Last night saw Jesse Winker hit a go-ahead 2-run homer in the 10th inning to put the Cincinnati Reds on top of the Los Angeles Dodgers for good. It was his 5th home run of the year, and his second hit of the night. His first hit of the night extended his hitting streak to 11 games – the longest current streak in Major League Baseball. He’s played in 17 games this year and he’s had hits in 15 of them. One of the games he didn’t get a hit in was a game in which he was a pinch hitter and only had one at-bat. In the other game he went 0-3 with a walk and a run scored.
Kenley Jansen is one of the best relievers in Major League Baseball. He’s been in the big leagues since 2010 and in his 12 seasons he’s posted a 2.40 ERA and picked up 317 saves for the Dodgers. He’s struck out 949 batters with just 176 walks in 646.1 innings pitched. By and large he’s had that success with one pitch – a cutter. In his career he’s thrown it 84% of the time, but it’s such a good pitch that even if you know it’s likely coming, you still can’t do a ton with it. Unless you’re Jesse Winker.
“I know he throws a lot of cutters,” Winker said after the game. “I got a great scouting report from Z (hitting coach Alan Zinter) before, had a plan and just kind of went for it. Just tried to put the barrel on the ball and hit it hard somewhere. It got up and got out and I was pumped about that.”
Hit it hard, he did. Winker’s home run went 375 feet before landing in the stand in left field. And he hit it at 102 MPH off of the bat. It was the first home run that Kenley Jansen has given up since September 8th of last year – a span of 16 appearances.
“That is a unicorn cutter, let me tell you – that thing is crazy,” said Reds reliever Tejay Antone after the game of Kenley Jansen’s cutter. “Very, very impressive job by Winker. But he hits. There’s no question about it – that dude can hit.”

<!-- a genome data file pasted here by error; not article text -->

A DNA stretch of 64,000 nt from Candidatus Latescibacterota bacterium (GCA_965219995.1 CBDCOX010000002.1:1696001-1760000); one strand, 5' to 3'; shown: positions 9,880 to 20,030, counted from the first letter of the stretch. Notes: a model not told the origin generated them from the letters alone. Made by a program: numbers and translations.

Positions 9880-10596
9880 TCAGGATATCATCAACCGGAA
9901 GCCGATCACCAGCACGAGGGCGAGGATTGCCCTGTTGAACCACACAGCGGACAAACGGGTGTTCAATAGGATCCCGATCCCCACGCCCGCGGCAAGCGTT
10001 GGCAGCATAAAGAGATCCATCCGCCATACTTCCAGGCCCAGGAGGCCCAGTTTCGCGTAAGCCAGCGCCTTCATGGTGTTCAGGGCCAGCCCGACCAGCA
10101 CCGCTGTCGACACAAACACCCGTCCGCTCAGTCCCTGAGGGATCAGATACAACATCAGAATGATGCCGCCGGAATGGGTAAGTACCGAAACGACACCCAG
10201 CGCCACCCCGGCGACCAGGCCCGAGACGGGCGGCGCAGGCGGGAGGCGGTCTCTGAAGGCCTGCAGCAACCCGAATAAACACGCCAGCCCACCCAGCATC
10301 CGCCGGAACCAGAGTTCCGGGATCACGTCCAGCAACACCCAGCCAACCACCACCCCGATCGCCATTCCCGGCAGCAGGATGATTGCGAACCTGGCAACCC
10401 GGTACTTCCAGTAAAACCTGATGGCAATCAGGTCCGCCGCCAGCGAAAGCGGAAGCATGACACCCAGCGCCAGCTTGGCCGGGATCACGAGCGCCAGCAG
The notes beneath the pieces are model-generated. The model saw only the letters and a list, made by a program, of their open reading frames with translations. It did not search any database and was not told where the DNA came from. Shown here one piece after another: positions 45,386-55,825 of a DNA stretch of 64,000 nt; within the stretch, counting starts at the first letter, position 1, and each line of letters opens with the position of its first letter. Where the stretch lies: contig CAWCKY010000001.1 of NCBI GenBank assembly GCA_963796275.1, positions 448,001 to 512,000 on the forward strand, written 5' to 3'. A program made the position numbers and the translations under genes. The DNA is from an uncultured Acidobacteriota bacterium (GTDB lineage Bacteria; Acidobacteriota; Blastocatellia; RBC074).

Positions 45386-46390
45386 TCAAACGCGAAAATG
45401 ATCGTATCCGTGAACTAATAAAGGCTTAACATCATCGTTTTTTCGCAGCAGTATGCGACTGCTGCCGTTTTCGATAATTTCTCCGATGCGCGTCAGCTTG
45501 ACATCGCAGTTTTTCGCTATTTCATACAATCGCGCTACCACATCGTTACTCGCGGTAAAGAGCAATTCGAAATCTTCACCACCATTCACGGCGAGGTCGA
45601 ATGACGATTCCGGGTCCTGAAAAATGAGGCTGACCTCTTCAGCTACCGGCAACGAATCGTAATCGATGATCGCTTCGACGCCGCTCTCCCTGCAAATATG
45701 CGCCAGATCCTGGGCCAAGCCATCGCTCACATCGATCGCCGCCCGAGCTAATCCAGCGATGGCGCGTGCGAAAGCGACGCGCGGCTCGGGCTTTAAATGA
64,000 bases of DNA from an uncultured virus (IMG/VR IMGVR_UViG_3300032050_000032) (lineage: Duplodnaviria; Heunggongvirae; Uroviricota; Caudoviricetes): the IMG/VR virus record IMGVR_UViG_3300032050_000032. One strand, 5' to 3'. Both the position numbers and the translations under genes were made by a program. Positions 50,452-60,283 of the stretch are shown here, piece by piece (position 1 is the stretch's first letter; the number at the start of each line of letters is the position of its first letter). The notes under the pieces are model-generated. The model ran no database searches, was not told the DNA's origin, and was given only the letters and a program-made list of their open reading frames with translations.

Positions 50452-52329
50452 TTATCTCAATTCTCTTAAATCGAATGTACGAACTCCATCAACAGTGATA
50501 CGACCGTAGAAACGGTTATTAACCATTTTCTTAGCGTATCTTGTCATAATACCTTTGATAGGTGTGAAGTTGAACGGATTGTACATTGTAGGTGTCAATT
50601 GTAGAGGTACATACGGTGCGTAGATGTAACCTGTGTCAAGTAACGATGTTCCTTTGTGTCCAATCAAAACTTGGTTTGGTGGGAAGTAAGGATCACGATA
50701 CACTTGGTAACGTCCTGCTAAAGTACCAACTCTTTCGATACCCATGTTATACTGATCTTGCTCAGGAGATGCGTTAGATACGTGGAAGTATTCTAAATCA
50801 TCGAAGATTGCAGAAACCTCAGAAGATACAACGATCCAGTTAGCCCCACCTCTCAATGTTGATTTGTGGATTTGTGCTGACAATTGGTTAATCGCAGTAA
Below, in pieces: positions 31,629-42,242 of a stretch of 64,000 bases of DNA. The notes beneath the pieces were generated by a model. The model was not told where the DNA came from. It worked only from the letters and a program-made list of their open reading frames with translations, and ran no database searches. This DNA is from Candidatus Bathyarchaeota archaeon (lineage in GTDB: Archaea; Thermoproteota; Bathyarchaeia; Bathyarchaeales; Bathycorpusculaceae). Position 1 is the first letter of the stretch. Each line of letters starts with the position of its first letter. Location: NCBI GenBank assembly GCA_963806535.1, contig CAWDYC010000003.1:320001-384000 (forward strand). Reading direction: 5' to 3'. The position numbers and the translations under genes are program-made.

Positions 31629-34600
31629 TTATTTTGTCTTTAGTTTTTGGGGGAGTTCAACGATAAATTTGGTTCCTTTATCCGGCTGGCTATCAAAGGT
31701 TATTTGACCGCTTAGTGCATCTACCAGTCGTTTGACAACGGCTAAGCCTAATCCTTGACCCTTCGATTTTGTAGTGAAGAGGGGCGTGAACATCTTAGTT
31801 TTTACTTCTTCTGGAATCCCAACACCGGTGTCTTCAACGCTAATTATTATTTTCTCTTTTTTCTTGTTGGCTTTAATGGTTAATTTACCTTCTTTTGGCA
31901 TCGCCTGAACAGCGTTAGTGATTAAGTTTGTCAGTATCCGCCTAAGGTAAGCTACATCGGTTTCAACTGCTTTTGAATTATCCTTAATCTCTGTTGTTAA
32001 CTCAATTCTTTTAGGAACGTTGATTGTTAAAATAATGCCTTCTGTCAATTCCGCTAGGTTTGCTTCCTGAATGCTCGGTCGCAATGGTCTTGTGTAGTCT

That dude can hit, indeed. Since the start of 2017, Winker’s first year in the Major Leagues, there have been 347 players who have recorded at least 750 plate appearances. Only 25 of those players have an OPS higher than Winker’s .878. And he seems to be getting better. In 2018 and 2019 he put up an OPS of .836 and .830. Since the start of 2020 he’s put up an OPS of .991 in 257 plate appearances, hitting .295/.401/.590. The sample size there is still small, but it’s not insignificant, either.
At the start of the day on Tuesday, Jesse Winker leads the National League with a .382 batting average. His .432 on-base percentage ranks 6th in the league. His .691 slugging percentage ranks second in the league. And his 1.124 OPS also ranks second in the league – only Ronald Acuña Jr. has a higher OPS at 1.224!
Good hitters tend to have positive numbers in Fangraphs “Win Probability Added” stat because, well, they hit. And when you record hits or walks, it increases the odds that your team will win. Given the previous few paragraphs it seems pretty established that Jesse Winker is a good hitter. He currently trails just Acuña Jr. and Angels superstar Shohei Ohtani (WHY ARE WE NOT TALKING ABOUT HIM MORE?!) in Major League Baseball in WPA.
The odds are against Jesse Winker continuing to hit .382. It’s not impossible, but it’s incredibly improbable. But the odds seem pretty good that Winker’s going to continue to rake. He’s been an above-average hitter since the day he stepped onto a big league field and he’s getting better. The power is playing more now than it has in the past and it’s helped take him to that next level.
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